The original Matthew took about 30 days to cross the Atlantic and a little over two weeks to return. Cabot was accompa- nied by his barber and an unnamed Bur- gundian as well as a rather obstreperous crew who displayed unspecific mutinous tendencies. Of course they were travel- ling to an unexplored but not unknown land. In 1480 there had been a large ex- pedition from Bristol to what they called Brasell (misnamed Brazil). The Bristo- lians had discovered the massive shoals of cod off the coast of Newfoundland after the Danes had banned them from the seas of Iceland (older readers will remember a more recent Cod War 1975- 6). The wealth of Bristol and especially the finery of the merchants’ wives led to the ever rapacious Henry VII levying ad- ditional taxes on them. It was from this un-merry monarch that Christopher Co- lumbus first sought patronage for a trans- atlantic voyage. The parsimonious po- tentate rejected his plans but much later supported Cabot, a man who seemed to offer unrivalled wealth in salt cod if noth- ing else and fish was not to be sneezed at when the Church insisted on so many fast days and trade meant taxes. Henry with his usual lack of generosity and with a willingness to make others chance their fortunes on his behalf gave Cabot let- ters patent that permitted him ‘upon [his] owne proper costes and charges, to seeke out, discover, and finde, whatsoever Iles, Countreyes, Regions, or Provinces, of the Heathennes and Infidelles, whatsoever they bee’. Cabot landed in Newfoundland where he claimed the land for England and the Pope, sighted some animals and refilled his water casks. He identified his position correctly by latitude to within a few miles which says much for his navi- gational skill, although on the return voy- age he arrived at Brittany first rather than Bristol. On his return Cabot was made an Admiral and received a pension of £10 later increased to £20. His luck ran out on a second and more ambitious voyage in 1498 when he and his expedition of five ships disappeared.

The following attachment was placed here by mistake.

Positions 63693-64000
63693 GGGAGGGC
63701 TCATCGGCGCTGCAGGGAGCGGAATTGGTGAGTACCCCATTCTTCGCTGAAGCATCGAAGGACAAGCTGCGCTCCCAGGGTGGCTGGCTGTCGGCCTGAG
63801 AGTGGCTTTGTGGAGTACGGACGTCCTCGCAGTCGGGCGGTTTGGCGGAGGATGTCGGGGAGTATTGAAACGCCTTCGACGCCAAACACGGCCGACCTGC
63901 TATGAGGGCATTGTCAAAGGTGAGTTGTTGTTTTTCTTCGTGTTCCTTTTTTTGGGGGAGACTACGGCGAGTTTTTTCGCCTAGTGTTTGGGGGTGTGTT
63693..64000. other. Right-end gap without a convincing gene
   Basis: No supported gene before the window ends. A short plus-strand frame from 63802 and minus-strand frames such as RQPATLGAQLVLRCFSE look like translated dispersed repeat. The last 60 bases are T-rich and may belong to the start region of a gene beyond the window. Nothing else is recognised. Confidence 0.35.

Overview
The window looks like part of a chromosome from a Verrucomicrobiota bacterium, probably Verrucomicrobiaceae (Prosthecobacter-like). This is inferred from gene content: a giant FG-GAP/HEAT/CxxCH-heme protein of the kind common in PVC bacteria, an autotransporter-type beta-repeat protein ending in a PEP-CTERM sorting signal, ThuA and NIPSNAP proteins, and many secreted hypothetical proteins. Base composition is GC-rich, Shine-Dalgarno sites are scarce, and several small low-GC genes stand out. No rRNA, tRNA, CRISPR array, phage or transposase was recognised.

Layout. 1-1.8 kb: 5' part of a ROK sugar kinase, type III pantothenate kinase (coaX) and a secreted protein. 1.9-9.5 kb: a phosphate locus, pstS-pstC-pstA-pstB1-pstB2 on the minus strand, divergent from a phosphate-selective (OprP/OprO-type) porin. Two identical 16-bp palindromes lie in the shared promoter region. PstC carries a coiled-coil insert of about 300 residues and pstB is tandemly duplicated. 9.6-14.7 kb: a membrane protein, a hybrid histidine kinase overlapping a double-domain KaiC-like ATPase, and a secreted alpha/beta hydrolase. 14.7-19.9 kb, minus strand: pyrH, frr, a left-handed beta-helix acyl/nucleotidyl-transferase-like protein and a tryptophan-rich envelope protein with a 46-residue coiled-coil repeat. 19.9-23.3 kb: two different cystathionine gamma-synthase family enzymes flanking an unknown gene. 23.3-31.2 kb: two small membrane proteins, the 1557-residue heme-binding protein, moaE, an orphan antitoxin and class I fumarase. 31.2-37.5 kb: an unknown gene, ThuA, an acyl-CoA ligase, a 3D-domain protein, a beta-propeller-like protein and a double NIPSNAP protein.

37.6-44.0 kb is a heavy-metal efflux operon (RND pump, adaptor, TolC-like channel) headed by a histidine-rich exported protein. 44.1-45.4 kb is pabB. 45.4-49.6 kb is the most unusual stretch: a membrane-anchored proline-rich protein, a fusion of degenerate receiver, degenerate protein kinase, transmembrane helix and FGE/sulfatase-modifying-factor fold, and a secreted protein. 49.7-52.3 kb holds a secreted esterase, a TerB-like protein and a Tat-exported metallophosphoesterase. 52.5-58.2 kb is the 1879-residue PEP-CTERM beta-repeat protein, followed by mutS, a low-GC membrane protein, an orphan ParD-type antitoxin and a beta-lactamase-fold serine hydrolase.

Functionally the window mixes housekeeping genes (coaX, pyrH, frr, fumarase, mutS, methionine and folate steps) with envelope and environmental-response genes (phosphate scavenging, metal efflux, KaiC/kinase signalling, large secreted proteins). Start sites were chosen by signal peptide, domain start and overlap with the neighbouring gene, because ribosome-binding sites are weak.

Matthew is open to the public on a regular basis. Manned by 30 enthusias- tic volunteers (some of whom I had the pleasure of meeting) who can provide the visitor with a tour of the ship and are able to answer any of the myriad of questions they are likely to get. The ship is a popular venue with primary school visits which concludes with a short ‘voy- age’; how exciting is that! She is also available for corporate events, filming, private hire on short cruises and every summer there are longer cruises under sail around the British coast or this year over to France. Up to 12 passengers can be carried together with eight crew, but quite commonly passengers can become crew, after all what’s the fun of watching others work? The Matthew does require a lot of effort from its crew to keep it sail- ing well. Maintaining the Matthew is a considerable expense even if volunteers carry much of the burden. Hopefully, Bristolians will continue to see the Mat- thew as an asset to themselves and their city. She is certainly a small ship; figuratively and literally she is in the shadow of the SS Great Britain but in many respects she is an important ship both to the city and this country. Please visit her and give her my love.
With thanks to Joe….. Rob Salvidge, Mike Lear and the other volunteers of the Matthew I met on a wet Thursday.
The Matthew is a ship and therefore can, and will, be away from her moorings dur- ing the year. Please check before visiting to avoid disappointment.
Great Western Dockyard
Gas Ferry Road
Telephone: 0117-9276868 www.matthew.co.uk/index.php